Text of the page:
Can You Have More Than One Term Life Policy?
Chad asks if you can have more than one life insurance policy. Is there ever a reason to do this?
QUESTION: Chad on Twitter asks if you can have more than one life insurance policy. Is there ever a reason to do this?
ANSWER: Sure. You can have more than one. There are several reasons you might do this. One is that—like in my case—I have a lot of insurance regarding our business, our estate plan, and those kinds of things, and I’ve reached the limits, in some cases, that a company will write on me. They won’t write but so many millions on one person from one company, so I go to another company to do that, so that’s one reason to do it.
Another reason people do it is so that they feel more secure that if the one policy that they have goes bad—if that company goes bad—then they’ve still got the other policies in place. That’s not a real good reason because most of the companies you’re going to buy from now are financially stable and/or have insurance to back them up with the state and that kind of thing, so that’s usually not the issue.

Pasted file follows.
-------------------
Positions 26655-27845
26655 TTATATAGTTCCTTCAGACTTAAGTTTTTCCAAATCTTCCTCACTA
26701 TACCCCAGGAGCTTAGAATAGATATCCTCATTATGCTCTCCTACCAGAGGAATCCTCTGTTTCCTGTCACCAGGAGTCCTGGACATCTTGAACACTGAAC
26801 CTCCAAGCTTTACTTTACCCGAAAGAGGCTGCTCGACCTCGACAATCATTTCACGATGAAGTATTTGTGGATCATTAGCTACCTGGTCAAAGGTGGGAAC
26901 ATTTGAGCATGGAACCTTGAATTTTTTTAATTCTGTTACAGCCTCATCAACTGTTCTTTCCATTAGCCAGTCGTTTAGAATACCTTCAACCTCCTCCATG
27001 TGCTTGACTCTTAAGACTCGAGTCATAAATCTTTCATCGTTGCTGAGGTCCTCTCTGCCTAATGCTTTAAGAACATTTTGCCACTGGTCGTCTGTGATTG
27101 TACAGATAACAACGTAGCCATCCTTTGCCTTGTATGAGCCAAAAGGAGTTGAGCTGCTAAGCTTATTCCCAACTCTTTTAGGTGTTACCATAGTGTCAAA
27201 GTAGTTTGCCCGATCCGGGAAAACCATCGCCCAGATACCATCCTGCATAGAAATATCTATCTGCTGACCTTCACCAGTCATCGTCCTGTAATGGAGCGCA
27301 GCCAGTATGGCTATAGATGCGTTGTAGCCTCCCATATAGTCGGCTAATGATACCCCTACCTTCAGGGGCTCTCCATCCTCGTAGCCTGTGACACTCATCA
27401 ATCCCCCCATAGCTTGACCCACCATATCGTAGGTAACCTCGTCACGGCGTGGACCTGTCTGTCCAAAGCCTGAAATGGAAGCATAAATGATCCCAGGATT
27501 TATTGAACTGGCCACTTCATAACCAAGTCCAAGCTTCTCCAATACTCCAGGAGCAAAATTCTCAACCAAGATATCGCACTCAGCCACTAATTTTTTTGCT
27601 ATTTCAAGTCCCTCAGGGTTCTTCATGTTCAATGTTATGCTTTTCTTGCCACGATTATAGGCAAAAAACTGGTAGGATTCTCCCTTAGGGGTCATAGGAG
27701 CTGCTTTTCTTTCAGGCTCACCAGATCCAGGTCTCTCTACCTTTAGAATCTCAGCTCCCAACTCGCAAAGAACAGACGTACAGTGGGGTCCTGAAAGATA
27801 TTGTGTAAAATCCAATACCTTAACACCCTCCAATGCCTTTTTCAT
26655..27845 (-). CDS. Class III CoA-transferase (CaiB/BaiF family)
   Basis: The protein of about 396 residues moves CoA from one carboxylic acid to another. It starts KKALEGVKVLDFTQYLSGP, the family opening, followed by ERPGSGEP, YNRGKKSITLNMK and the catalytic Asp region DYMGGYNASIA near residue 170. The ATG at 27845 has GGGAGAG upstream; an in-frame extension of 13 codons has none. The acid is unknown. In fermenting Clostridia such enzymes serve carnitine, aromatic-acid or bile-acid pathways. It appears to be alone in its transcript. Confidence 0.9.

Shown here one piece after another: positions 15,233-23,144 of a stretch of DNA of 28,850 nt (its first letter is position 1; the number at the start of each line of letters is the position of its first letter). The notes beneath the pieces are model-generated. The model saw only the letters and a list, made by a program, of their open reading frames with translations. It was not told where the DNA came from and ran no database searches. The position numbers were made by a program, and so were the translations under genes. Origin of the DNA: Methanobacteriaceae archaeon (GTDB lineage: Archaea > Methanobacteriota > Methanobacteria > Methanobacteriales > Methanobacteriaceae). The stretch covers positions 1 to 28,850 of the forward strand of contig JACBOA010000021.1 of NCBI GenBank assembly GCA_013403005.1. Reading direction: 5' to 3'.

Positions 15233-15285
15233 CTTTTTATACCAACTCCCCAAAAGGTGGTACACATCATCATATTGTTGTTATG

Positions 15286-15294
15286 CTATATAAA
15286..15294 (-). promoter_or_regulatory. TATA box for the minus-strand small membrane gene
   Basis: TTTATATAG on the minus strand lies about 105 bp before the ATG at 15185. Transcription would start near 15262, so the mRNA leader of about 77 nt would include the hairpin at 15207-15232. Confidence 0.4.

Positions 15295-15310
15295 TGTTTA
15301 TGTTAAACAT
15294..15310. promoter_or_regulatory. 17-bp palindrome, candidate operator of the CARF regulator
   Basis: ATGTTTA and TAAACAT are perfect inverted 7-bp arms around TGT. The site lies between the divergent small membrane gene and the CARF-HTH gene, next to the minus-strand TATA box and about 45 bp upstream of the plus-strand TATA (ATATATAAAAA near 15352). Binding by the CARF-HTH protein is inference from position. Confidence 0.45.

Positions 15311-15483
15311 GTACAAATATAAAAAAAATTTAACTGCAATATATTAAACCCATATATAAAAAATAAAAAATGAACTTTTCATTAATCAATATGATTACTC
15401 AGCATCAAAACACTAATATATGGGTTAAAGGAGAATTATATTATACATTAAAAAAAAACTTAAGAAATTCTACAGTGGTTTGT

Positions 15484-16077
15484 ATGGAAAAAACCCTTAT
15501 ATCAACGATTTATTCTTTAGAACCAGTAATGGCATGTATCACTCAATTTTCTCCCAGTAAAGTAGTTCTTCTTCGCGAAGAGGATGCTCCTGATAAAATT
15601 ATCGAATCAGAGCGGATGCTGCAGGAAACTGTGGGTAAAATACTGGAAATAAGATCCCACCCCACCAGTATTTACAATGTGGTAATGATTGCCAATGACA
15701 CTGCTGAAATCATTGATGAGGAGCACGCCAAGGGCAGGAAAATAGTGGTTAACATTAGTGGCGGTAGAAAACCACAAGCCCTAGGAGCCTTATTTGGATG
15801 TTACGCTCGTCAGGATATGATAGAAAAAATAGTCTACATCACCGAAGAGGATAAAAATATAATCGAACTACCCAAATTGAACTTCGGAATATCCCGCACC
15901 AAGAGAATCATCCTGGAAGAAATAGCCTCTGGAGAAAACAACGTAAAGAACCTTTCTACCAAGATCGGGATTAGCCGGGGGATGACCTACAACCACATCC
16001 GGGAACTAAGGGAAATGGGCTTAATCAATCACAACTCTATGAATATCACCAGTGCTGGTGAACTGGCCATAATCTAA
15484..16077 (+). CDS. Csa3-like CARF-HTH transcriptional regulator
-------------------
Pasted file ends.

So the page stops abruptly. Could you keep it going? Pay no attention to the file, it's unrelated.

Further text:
The only problem with it is it just creates more complication for your life in that you’ve got two checks to write for the same amount of insurance rather than one check, and you do pick up … each life insurance policy has a policy fee—an annual policy fee—plus so much per thousand. Generally speaking, all things being equal, it’ll be cheaper to have one policy that totals your $600,000 or $1 million or whatever coverage you’ve got versus three that do that because those annual policy fees will get you.
Most people don’t have more than one because it does cost you a little bit more in most cases, and it’s a little bit more complicated to keep up with. But there’s no prohibition with it—nothing keeping you from doing that.